A plastic pipette is used to apply small amounts of water. This                         is simple to use and keep things under control so you don't                             make a mess.

The overall setup was very easy and the drilling was easy as well. I took it slow and since the drill press was used it was hard to feel and control the pressure so I used my hearing and listened to the sound of the drill.

The dam worked out very nice and after I washed it out it looked like a new bottle... with some holes.

Here I have placed a dowel in the holes.

 See also:

       hovercraft table                           wood scroll                          make a spline jig


Friday, October 9, 2015

Precision Bandsaw Sled

A bandsaw sled is great for cutting very small pieces. Some pieces are difficult to 
hold or not safe to cut. This sled  is very easy to setup and use. It can cut 45 and 90 
degree angles. It also has a stop block so it can make repeatable cuts. The sled is small 
so it won't take up to much room in the shop.

Base....Since this will be a small sled for cutting smaller pieces, I did not want to 
make a large bulky base so I just used some 1/2" Baltic birch plywood.

The Runner.....

The runner should be a hardwood so I was lucky and found a piece of oak that fit nice and tight in the slot. I just took it over to the table saw and shaved off a very small amount. I retested it and it fit fine.

I used my table saw clamp to make a precision  cuts for the sides and the depth of the runner.

The two pieces can now be glued together. I use some Titebond and did not put any screws in it because it was not necessary since the two pieces would not come apart.... unless you smash it.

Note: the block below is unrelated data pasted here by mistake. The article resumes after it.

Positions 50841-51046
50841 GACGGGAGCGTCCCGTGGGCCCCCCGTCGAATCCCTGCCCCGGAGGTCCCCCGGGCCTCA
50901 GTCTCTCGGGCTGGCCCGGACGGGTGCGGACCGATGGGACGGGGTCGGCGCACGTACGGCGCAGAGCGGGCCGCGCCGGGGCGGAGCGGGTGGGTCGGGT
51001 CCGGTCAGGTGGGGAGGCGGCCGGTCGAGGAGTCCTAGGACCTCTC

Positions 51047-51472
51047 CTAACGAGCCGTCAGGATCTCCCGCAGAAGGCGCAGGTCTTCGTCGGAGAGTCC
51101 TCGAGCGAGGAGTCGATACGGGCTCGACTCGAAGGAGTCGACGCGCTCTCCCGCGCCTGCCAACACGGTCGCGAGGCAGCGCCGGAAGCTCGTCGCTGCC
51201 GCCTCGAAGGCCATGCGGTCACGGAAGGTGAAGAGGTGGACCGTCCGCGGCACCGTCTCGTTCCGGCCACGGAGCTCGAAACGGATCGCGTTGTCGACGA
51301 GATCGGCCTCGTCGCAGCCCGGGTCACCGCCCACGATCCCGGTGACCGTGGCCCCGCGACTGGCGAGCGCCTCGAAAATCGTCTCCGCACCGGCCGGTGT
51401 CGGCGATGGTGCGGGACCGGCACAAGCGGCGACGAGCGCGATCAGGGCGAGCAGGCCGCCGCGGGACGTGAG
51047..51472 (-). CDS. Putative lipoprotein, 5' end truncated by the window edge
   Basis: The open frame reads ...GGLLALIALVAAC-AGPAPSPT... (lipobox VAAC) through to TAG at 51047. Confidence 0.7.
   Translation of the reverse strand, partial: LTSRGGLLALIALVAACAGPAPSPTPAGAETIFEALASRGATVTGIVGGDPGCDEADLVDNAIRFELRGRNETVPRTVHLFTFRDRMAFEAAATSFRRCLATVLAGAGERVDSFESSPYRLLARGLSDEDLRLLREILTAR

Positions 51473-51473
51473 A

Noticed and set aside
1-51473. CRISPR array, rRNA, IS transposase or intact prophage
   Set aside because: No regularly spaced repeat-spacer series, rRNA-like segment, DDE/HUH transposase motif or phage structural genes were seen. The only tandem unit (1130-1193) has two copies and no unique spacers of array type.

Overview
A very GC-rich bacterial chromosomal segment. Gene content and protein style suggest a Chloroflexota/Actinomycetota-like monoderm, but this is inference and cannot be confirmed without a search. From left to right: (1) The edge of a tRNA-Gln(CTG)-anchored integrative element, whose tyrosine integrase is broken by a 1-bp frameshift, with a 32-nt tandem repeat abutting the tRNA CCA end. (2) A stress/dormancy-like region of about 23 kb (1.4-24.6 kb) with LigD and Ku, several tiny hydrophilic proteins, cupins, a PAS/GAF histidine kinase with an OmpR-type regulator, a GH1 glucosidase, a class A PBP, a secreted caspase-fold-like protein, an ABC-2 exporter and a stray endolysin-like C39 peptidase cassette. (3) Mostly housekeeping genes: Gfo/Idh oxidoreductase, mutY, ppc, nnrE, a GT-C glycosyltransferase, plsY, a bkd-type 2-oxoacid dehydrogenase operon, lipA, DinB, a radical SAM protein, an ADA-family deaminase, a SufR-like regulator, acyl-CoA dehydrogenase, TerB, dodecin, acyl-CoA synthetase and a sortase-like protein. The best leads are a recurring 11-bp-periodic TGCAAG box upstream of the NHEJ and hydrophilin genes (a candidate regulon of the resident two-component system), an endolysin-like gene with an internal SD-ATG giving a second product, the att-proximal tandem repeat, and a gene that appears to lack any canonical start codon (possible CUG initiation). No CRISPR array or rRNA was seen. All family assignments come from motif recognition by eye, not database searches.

The next part is to make the fence and stop block. Here I am cutting a groove in the fence and that will be for the stop block.

Drilling the fence on both ends for the machine screws. This will be screwed into the base. One side is for a pivot and the other side to secure the fence.

An outline of the fence is marked on the stop block, this will be
cut on the bandsaw. I carefully cut it exactly but still used a file
 and some light sanding  and then got a very nice fit.

A small hole is drilled to fit a nob. I found a nob in my junk drawer
 with a threaded screw and just turned it in the wood. I did not put in 
an insert because I wanted the screw to turn tight.

I used a speed square and caliper to measure and make sure everything was square. After that I use some machine screws and attached the fence to the base. The stop block was tested and it slides along the fence and base really smooth.

 Now the next hole can be drilled. Again using the speed square I marked, clamped and drilled this hole, now the fence can be secured at 45 degrees.

Note, I did countersink the holes to fit the machine screws making sure everything was flush.


                             First cut......

                     Above is my test and first cut and it turned out great......

                     These are a few of the first cuts I made, I am very happy with this sled 
                     and it will come in handy for future projects.

See also:

Oscillating spindle sander        Woodworking and pianos           Mitered half laps